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Date:	Sat, 16 Dec 2006 07:43:44 +0100
From:	Willy Tarreau <w@....eu>
To:	Linus Torvalds <torvalds@...l.org>
Cc:	karderio <karderio@...il.com>, linux-kernel@...r.kernel.org
Subject: Re: GPL only modules [was Re: [GIT PATCH] more Driver core patches for 2.6.19]

On Fri, Dec 15, 2006 at 06:55:17PM -0800, Linus Torvalds wrote:
> 
> 
> On Sat, 16 Dec 2006, karderio wrote:
> > 
> > As it stands, I believe the licence of the Linux kernel does impose
> > certain restrictions and come with certain obligations
> 
> Absolutely. And they boil down to something very simple:
> 
> 	"Derived works have to be under the same license"
> 
> where the rest is just really fluff.
> 
> But the point is, "derived work" is not what _you_ or _I_ define. It's 
> what copyright law defines.
> 
> And trying to push that definition too far is a total disaster. If you 
> push the definition of derived work to "anything that touches our work", 
> you're going to end up in a very dark and unhappy place. One where the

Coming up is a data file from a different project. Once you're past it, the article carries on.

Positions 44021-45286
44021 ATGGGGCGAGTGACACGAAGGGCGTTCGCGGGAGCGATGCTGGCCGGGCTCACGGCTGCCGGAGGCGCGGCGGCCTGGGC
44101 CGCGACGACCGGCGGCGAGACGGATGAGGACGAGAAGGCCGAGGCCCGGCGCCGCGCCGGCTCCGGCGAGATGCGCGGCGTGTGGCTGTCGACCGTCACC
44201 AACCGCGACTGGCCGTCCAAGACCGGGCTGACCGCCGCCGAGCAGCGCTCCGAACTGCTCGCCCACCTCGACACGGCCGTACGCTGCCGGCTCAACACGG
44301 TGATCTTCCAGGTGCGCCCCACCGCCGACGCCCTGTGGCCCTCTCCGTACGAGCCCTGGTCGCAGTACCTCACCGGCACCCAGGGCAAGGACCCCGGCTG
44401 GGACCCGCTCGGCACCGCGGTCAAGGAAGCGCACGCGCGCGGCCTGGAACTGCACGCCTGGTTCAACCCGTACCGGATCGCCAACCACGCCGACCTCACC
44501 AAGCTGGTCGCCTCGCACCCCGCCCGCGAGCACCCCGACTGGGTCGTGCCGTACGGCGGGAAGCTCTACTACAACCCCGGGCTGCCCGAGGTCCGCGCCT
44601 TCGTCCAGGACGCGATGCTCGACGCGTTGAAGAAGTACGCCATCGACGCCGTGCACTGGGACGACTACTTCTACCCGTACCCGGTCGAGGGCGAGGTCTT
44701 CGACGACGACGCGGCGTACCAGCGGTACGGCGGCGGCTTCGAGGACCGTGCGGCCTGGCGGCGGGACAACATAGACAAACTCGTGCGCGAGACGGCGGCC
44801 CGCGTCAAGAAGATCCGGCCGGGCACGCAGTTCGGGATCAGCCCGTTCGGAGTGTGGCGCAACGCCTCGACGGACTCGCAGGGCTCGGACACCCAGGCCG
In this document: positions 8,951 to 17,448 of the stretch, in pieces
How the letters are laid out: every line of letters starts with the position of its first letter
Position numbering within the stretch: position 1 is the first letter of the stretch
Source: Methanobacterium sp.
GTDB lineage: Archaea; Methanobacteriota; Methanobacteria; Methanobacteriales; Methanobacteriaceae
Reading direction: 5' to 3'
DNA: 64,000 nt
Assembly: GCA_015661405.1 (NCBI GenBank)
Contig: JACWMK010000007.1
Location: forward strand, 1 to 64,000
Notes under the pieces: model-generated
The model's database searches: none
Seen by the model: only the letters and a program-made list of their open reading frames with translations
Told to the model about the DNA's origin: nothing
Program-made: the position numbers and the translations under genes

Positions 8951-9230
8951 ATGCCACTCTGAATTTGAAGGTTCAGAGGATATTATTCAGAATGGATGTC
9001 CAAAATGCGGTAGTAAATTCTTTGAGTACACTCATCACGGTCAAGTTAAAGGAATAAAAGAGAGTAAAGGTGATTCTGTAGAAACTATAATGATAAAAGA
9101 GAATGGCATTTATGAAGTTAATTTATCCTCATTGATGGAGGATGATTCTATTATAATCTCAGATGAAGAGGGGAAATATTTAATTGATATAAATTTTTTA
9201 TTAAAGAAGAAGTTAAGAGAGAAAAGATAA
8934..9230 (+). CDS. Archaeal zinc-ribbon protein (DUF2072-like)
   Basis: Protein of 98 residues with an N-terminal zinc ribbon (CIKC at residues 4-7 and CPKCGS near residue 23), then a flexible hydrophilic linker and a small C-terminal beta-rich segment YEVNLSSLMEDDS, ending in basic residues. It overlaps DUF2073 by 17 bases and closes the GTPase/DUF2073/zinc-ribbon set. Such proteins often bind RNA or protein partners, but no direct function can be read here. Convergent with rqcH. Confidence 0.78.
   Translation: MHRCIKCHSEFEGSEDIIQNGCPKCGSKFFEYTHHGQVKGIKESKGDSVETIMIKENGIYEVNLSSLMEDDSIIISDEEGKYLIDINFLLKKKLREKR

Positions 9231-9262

> RIAA is your best buddy.
> 
> And the proposed "we make some technical measure whereby we draw our _own_ 
> lines" is exactly that total disaster.
> 
> We don't draw our own lines. We accept that the lines are drawn for us by 
> copyright law, and we actually _hope_ that the lines aren't too sharp and 
> too clearcut. Because sharp edges on copyright is the worst possible 
> situation we could ever be in.
> 
> The reason fair use is so important is exactly that it blunts/dulls the 
> sharp knife that overly strong copyright protection could be.

All this is about "fair use", and "fair use" comes from compatibility
between the author's intent and the user's intent. For this exact reason,
I have added a "LICENSE" file [1] in my software (haproxy) stating that I
explicitly permit linking with binary code if the user has no other choice
(eg: protocols specs obtained under NDA), provided that "derived work"
does not steal any GPL code (include files are under LGPL). On the other
hand, all "common protocols" are developped under GPL so that normal users
are the winners, and everyone is strongly encouraged to use the GPL for
their new code to benefit from everyone else's eyes on the code.

This clarifies my intent and let developers decide whether *they* are
doing legal things or not.

Don't you think it would be a good idea to add such a precision in the
sources ? It could put an end to all those repeated lessons you have to
teach to a lot of people about fair use. Or perhaps you like to put
your teacher hat once a month ? :-)

Regards,
Willy

[1] http://haproxy.1wt.eu/download/1.3/src/LICENSE

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